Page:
Mr Brown is now at GQ, where he was lured with a large salary explicitly to grow the title's circulation. It is rumoured that it was not Conde Nast's managing director, Nicholas Coleridge, who was keen on Brown, but no less a figure than Si Newhouse, Conde Nast's patriarch and principal shareholder. Newhouse reportedly felt that not only had the previous editor, Angus McKinnon, failed to increase sales fast enough, but that he was not colourful enough. He felt that the magazine needed another editor like Michael VerMeulen, McKinnon's predecessor, who had died of a cocaine overdose.
However, the sales magic Mr Brown showed at Loaded is yet to materialise at GQ. Audited figures for his second six months at the helm will not be released until August, but industry rumour puts full-price news-stand sales of the magazine at just 80,000. Subscriptions, overseas sales and bulk sales to retailers or airlines may push this up to around 140,000 by August. This should be a perfectly healthy figure for a magazine that hasn't heaped itself with free books and give-aways, but unfortunately it would be less than the sales of the unfortunate Mr McKinnon - who, remember, was pushed out for poor sales growth. If the magazine does manage 140,000 sales, that would still be less than McKinnon's best figure, 148,000, and would be the first time in the UK version's history that it has registered a year-on-year drop in sales.
To make matters worse, the magazine's sales figures are due to be squeezed anyway because of a over-declaration in its final figures last time around. Monthly magazines' sales figures are totted up every six months and they must estimate the final sale of the last magazine in the period. If they estimate that it sells better than it really does, the over-estimate comes out of the next period's average. GQ is rumoured to have some sales to "pay back" from the last period. In contrast, its rival Esquire is thought to have under-estimated its final issue's sale last time, so will get to add some on to its January-to-June period this year.
Esquire is also putting pressure on GQ by picking up some fashion advertisers, such as Hermes and Cerrutti, who have been using the magazine since it launched and have never before entertained Esquire.
Esquire believes the reason they have switched is to do with the environment that Brown has created at GQ - much more sex and general laddishness, despite denials when he joined that he was planning to turn GQ into Loaded. What Esquire thinks of his editorial is irrelevant, but it is much more worrying for the curly-haired boy wonder that the prevailing rumour is that this approach has annoyed his mentor, Newhouse.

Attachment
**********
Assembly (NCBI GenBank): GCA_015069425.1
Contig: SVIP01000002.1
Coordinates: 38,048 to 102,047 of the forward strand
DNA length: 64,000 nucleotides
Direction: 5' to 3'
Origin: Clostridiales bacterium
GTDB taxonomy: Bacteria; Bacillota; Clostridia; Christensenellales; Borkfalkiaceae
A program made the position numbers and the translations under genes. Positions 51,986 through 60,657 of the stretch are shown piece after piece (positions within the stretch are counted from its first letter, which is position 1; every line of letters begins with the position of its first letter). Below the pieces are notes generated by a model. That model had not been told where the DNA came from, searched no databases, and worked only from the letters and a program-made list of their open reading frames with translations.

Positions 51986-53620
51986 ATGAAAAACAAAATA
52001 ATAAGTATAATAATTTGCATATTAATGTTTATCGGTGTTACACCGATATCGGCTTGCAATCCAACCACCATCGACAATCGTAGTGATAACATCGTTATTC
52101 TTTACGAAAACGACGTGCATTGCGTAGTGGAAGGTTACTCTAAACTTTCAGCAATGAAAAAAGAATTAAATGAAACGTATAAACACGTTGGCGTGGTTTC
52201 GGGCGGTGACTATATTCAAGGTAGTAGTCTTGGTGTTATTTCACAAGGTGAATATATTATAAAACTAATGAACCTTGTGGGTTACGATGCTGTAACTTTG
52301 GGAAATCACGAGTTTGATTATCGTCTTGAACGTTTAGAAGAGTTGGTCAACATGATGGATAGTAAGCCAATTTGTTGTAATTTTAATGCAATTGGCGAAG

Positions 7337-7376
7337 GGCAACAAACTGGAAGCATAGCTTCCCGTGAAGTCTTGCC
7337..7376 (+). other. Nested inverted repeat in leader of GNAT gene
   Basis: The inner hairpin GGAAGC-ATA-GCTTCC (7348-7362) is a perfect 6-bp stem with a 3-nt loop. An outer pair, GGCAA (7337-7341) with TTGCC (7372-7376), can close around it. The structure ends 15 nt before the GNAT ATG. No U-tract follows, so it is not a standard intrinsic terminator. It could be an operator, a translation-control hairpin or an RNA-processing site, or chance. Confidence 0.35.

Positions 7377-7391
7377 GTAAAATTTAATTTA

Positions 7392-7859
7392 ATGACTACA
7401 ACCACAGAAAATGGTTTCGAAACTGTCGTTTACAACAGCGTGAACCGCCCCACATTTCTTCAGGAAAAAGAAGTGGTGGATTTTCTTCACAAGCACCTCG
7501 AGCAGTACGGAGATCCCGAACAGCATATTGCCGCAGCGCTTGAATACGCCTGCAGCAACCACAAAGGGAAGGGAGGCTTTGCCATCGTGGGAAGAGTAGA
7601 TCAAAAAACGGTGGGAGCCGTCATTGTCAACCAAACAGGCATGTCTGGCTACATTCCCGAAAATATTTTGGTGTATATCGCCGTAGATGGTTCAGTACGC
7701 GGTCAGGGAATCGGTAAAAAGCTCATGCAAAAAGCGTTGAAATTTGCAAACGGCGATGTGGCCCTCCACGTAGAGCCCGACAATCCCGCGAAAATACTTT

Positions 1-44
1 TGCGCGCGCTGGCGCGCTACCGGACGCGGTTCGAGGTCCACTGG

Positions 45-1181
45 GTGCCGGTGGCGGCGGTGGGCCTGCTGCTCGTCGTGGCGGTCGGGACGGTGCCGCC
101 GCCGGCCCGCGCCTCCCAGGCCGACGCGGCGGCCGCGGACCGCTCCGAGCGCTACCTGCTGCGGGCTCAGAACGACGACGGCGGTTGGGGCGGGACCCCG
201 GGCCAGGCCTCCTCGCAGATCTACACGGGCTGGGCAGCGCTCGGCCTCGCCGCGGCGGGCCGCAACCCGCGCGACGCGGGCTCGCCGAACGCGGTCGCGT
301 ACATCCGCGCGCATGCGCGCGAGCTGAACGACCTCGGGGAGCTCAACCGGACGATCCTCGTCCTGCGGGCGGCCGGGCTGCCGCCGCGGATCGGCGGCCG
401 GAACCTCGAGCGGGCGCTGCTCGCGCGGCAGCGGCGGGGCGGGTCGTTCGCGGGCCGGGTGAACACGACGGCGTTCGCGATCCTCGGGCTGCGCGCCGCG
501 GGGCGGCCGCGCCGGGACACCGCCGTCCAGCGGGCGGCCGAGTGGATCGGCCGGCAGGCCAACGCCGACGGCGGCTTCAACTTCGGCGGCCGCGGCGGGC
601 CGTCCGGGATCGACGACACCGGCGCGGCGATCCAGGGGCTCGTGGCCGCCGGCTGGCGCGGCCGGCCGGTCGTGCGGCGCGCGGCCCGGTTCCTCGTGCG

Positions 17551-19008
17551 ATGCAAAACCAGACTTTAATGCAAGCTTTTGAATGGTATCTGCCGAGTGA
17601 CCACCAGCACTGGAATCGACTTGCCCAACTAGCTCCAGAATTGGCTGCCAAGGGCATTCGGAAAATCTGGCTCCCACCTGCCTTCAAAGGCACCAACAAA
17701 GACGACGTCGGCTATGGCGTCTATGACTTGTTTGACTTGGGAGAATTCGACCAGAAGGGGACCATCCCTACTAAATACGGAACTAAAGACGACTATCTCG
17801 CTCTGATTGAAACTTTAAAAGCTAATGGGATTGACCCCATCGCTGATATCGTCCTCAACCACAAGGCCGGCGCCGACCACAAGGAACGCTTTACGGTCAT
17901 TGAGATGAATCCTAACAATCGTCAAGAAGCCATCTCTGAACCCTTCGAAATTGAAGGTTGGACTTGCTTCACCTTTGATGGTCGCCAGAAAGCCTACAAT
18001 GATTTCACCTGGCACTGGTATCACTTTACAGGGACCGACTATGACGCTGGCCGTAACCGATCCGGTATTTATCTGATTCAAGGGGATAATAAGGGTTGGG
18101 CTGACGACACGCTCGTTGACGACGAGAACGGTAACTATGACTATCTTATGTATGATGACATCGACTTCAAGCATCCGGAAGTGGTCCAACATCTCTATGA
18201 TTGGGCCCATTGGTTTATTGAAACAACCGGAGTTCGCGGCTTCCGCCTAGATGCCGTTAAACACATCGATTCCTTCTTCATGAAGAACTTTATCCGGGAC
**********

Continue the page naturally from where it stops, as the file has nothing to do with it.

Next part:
The April issue of GQ carried former Brookside actress Anna Friel on the cover alongside the cover-line: "What's a nice girl like me doing in a magazine like this?" The diminutive, 70-year-old Newhouse is rumoured to have turned a nasty shade of puce on reading these lines. To him, GQ is a global brand with heritage and class - "What is a little-known former soap actress doing on the cover of my magazine?" is much more likely to have been his response, according to informed sources.
For all this, losing Brown would be such an embarrassment to Conde Nast that it is unlikely in the near future. Sales figures can be massaged upwards with plenty of give-away offers on the front cover and other marketing techniques. Honour may yet be saved in time for the release of the circulation numbers.
Conde Nast, for its part, maintains that nothing is wrong, and James Brown is securely at the helm of GQ. "The rumours about James leaving are unfounded," says spokeswoman Nicki Eaton. "We'll release the sales figures in August, but at present some of the issues are seeing very big increases. We never said we wanted to hit a target of 250,000 or anything, we just want very steady increases."
Nevertheless, the feeling of celebration at Loaded is a contrast. Loaded is the jewel in the crown of its publisher, IPC. Instead of going downhill since Brown's departure, the magazine's sales have grown, and a whopping 5.3m copies were sold last year. IPC confidently predicts that the magazine will top half a million copies a month during the first half of 1998, and despite its slightly smaller sale to rival FHM, it is still considered the mould-breaker. It is just a pity that the man who took a sledgehammer to the mould in the first place is not there to enjoy the party.